“It totally frightened me,” said Pedro Anaya, a small-business owner.

He decided to help, joining the hundreds of people hauling away debris from a collapsed apartment building in the trendy Condesa neighborhood.

“I saw that my family was OK so I came to help,” he said.

     

Contributing to this story was Barbara Fraser in Lima, Peru.

Comments Off on Mexicans pitch in to help after earthquake

Cardinal: Pope Francis will visit Mexico in February

By

Catholic News Service

MEXICO CITY — Pope Francis will visit Mexico in February, marking the pontiff’s first trip to the heavily Catholic country, said Cardinal Norberto Rivera Carrera of Mexico City.

Cardinal Rivera revealed the date Pope Francis would arrive in Mexico Feb. 12 during a homily Nov. 1, but he offered no other information on itineraries or the length of the stay.

People sit next to the graves of their relatives during the Day of the Dead in Santa Maria Atzompa, Mexico, Nov. 1. (CNS photo/Jorge Luis Plata, Reuters)

People sit next to the graves of their relatives during the Day of the Dead in Santa Maria Atzompa, Mexico, Nov. 1. (CNS photo/Jorge Luis Plata, Reuters)

“From that day onward, we will receive him with a lot of affection,” he said.

The Vatican has not confirmed the dates.

Father Hugo Valdemar Romero, Mexico City Archdiocese spokesman, said Vatican officials responsible for organizing papal trips planned to arrive in Mexico Nov. 3. Details of where the pope might visit “are still to be determined,” he said.

Vatican and Mexican church officials confirmed in October that Pope Francis would visit Mexico in 2016, triggering media speculation on where he would visit and pronouncements from politicians that the pontiff would pay visits to their states.

“It’s due to the decadence of the political class” and it wanting to “take advantage … of the pope’s enormous popularity,” Father Valdemar said of the enthusiasm for the pope among politicians, a group that clung to anti-clerical ideals in past decades as church and state were officially estranged in Mexico.

Both houses of the Mexican Congress have invited Pope Francis to speak, as he did in the United States, but Father Valdemar called that possibility “unlikely.”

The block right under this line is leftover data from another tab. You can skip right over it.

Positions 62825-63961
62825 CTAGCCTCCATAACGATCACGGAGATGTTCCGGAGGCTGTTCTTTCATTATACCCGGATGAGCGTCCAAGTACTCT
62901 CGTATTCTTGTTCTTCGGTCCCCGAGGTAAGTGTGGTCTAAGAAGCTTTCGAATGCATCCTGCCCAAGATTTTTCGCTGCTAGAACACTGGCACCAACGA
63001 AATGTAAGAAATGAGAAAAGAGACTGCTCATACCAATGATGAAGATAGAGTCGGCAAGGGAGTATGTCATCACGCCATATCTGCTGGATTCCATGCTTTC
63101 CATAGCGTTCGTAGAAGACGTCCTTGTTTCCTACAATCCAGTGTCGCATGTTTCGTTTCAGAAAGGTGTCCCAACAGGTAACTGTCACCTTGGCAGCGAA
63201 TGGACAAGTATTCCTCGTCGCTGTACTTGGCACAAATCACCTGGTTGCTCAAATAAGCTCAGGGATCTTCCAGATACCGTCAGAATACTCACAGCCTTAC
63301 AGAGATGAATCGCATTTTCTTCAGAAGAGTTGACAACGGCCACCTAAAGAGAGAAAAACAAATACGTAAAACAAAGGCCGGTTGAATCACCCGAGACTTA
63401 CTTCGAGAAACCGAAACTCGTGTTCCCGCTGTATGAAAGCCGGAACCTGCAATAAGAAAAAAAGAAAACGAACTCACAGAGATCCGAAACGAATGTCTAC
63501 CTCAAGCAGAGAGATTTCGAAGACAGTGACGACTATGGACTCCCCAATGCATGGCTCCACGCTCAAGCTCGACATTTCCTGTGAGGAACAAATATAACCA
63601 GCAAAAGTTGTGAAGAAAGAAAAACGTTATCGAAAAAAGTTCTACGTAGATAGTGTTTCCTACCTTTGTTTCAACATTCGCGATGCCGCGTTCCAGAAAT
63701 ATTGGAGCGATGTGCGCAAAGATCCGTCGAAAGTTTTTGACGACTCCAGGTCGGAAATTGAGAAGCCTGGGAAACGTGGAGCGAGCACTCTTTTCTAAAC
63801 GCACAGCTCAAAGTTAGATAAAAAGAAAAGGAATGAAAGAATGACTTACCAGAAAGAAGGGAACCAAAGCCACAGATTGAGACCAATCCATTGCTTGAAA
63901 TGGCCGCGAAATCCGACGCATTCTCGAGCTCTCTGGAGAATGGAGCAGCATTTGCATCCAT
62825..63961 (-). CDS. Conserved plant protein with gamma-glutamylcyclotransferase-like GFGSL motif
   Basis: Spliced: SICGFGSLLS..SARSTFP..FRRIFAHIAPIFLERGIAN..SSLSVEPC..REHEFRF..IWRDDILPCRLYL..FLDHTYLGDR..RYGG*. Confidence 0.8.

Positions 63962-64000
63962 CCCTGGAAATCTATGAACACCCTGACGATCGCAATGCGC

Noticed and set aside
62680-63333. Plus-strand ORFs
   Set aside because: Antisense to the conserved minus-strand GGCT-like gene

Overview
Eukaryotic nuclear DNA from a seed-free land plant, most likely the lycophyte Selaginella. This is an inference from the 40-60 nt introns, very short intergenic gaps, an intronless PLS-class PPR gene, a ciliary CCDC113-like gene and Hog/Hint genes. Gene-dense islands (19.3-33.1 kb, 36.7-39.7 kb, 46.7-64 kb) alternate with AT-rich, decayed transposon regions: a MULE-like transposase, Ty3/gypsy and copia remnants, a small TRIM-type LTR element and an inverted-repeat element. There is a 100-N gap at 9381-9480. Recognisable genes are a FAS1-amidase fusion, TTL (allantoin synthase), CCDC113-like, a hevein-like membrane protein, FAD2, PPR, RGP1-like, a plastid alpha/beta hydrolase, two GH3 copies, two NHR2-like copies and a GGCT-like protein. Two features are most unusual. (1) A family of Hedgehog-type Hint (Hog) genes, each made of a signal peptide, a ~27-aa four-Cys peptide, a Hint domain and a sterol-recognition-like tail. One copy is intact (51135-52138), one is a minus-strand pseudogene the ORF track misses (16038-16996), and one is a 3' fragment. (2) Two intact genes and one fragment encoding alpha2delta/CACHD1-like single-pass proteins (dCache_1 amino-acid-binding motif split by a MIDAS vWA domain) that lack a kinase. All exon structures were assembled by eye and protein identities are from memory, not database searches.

The pope’s mission is “evangelizing and reinvigorating the believers’ faith,” said Bishop Felipe Arizmendi Esquivel of San Cristobal de las Casas in southern Chiapas state, the newspaper La Jornada reported.

Pope Francis is expected to stop at the Basilica of Our Lady of Guadalupe in Mexico City, the world’s most visited Marian shrine.

States mentioned for visits include Michoacan to the west of Mexico City, where outward migration has been strong for generations. Self-defense groups formed there in recent years with the blessing of parish priests to fight back against drug cartels. Chiapas, home to a large indigenous population, also has been mentioned.

Pope Francis said in September that he had wanted to visit Mexico, but instead went to Cuba in advance of his U.S. trip. In Mexico, Pope Francis told reporters his wish was to symbolically cross from the border city of Ciudad Juarez into the U.S. as an expression of solidarity with migrants.

Priests, religious and lay Catholics are at the front lines of those offering humanitarian and legal assistance to the thousands of Central Americans transiting the country on northbound trips, although such migrants are increasingly being detained and deported.

“The subject he wants to address is migration and Ciudad Juarez is being signaled,” Archbishop Carlos Aguiar Retes of Tlalnepantla told the newspaper Excelsior.

Pope Francis will be the third pontiff to visit Mexico. Pope Benedict XVI made the last papal visit in 2012, traveling to Guanajuato state.

Comments Off on Cardinal: Pope Francis will visit Mexico in February
Marquee Powered By Know How Media.